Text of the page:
By which we should deduce that over a million jobs got saved or created, indirectly, according to the White House. The official report will come out later today, but Jake Tapper grabs the advance leak from the White House and runs it down. Pay very close attention to the sources of this data:
The Obama administration’s $787 billion stimulus bill directly saved or created about 650,000 jobs as of the end of last month, administration officials announced this morning.
The numbers come from Congressionally-mandated reports submitted earlier this month by tens of thousands of state and local governments, private companies, colleges, universities, and community organizations nationwide, administration officials said, with the majority of the funds coming from state governments.
Factoring jobs indirectly created from the stimulus — not reflected in these numbers — an administration official says in a statement that “because these reports show that less than half of the spending through that date created or saved about 650,000 jobs, they confirm government and private forecaster’s estimates that overall Recovery Act spending has created and saved at least 1 million jobs.”
Moreover, the administration emphasized, these reports do not reflect the job impact of the stimulus plan’s tax cuts, direct payments to individuals, and grants and awards of amounts under $25,000 per recipient. Nor, officials cautioned, do they reflect the indirect job impact of the funds, such as when employers for stimulus projects hired to meet new demand or when hired workers spent their paychecks.
The “majority of funds” came from state governments because Porkulus distributed the money in block grants to the states. What did the states do with that money? They did save jobs, but primarily bureaucratic jobs. States used the money to temporarily paper over budget gaps which would have forced the layoffs of state employees, which should have been a necessary step in slimming down state-level spending.
The administration will claim that it saved the jobs of teachers, police officers, and firefighters with the data submitted by the states. Indeed, we have already seen this in New Hampshire, which listed almost all of its “saved or created” jobs from their education system. What I wrote at the time is just as applicable now:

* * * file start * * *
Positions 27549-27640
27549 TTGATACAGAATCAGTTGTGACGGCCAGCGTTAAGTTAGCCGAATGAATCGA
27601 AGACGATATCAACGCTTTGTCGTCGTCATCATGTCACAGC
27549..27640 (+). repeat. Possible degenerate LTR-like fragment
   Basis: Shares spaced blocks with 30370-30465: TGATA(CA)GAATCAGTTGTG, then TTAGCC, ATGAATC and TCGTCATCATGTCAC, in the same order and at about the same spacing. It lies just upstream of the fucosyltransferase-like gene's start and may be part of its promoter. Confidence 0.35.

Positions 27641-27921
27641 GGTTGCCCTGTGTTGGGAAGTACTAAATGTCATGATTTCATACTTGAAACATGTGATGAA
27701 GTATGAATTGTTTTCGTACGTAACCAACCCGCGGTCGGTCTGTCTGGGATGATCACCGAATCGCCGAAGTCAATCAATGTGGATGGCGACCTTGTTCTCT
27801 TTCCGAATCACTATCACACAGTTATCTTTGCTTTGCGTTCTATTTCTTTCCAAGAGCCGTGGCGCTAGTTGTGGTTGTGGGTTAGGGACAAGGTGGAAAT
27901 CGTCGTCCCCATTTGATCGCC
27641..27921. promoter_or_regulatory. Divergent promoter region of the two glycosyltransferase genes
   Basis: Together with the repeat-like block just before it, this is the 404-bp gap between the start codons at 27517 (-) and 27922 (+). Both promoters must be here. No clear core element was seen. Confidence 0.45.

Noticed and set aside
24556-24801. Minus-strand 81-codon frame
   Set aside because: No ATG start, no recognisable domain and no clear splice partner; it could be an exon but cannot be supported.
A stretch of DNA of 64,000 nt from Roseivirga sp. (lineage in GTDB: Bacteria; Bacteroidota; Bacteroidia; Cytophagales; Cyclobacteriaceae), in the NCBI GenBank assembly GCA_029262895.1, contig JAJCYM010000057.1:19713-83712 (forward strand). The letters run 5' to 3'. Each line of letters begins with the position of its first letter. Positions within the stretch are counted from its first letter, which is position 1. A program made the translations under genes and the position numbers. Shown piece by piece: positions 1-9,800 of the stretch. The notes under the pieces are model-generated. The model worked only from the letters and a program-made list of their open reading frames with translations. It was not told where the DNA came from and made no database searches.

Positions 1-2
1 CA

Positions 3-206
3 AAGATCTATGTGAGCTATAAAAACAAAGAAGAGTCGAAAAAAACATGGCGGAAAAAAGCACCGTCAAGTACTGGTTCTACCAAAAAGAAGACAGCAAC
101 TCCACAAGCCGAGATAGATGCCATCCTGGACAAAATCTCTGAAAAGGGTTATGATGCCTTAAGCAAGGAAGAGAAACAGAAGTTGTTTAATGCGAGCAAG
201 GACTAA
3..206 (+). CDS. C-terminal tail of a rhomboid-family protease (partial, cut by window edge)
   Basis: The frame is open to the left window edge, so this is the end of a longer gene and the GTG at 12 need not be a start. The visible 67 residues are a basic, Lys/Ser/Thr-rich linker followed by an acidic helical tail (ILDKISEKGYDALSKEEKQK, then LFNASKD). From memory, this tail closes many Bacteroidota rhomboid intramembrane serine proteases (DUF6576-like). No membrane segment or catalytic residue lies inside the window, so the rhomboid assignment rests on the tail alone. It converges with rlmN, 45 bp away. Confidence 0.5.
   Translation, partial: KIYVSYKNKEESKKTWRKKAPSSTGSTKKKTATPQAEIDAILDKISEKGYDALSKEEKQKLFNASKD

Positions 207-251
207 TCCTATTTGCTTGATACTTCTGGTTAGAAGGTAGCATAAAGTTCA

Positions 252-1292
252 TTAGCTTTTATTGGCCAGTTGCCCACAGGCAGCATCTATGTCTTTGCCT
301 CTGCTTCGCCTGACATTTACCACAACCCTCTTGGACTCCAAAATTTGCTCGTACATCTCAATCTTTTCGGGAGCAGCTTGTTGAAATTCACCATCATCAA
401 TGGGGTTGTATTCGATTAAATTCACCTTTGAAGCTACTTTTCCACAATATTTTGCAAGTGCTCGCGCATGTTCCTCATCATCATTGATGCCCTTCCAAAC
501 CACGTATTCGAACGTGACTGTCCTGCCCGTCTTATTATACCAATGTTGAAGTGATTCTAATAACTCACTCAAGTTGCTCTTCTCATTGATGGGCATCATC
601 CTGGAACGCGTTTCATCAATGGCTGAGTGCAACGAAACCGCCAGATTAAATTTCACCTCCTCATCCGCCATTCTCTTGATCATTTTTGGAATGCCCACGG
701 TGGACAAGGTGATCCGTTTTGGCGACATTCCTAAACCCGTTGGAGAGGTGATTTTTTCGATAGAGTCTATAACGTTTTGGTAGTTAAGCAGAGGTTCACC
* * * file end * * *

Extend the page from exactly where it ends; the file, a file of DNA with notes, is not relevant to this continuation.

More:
In looking at the table on the last page of the report, it becomes clear that New Hampshire and the federal government directed the money primarily at politically sensitive government jobs. Over two-thirds of the jobs are in the Department of Education, and another 745 in “government services.” Directing the money there allowed New Hampshire to avoid the politically difficult job of downsizing and streamlining in response to the downturn in revenues during the recession. The White House can claim that they saved the job of teachers, police officers, and firefighters whose jobs were never in jeopardy, and New Hampshire avoided cutting jobs elsewhere by shifting the money to cover budget shortfalls.
Meanwhile, what happens to these jobs when Porkulus runs out? Almost none of these jobs are established on new economic growth. They’re either jobs that New Hampshire has to fund anyway (teachers, police officers, firefighters) or one-off project jobs that will disappear when the money does.
No one was going to have a mass layoff of police officers and teachers in New Hampshire or anywhere else. The jobs really at risk were administrative jobs within state government, primarily union jobs (in large part represented by Obama’s ally, the SEIU), as states had to confront an economic reality of lower revenue and rising spending. Porkulus provided a one-time method of ignoring that reality for a few months by burdening the entire nation with the bad policy decisions of the individual states.
But all that did was to delay that day of reckoning, not eliminate it. When the grant money runs out, those states will still have to make tough decisions on the size and costs of their bureaucracies. They will still have to either raise taxes or start trimming their payrolls, and it won’t be the teacher or the firefighter who gets the pink slip. Porkulus will do the same thing that Cash for Clunkers did, which was to postpone the inevitable — and cost us a fortune in doing so.
Update: By the way, it was almost two months ago when the administration first claimed it had saved or created one million jobs. I guess nothing much happened after September 10th.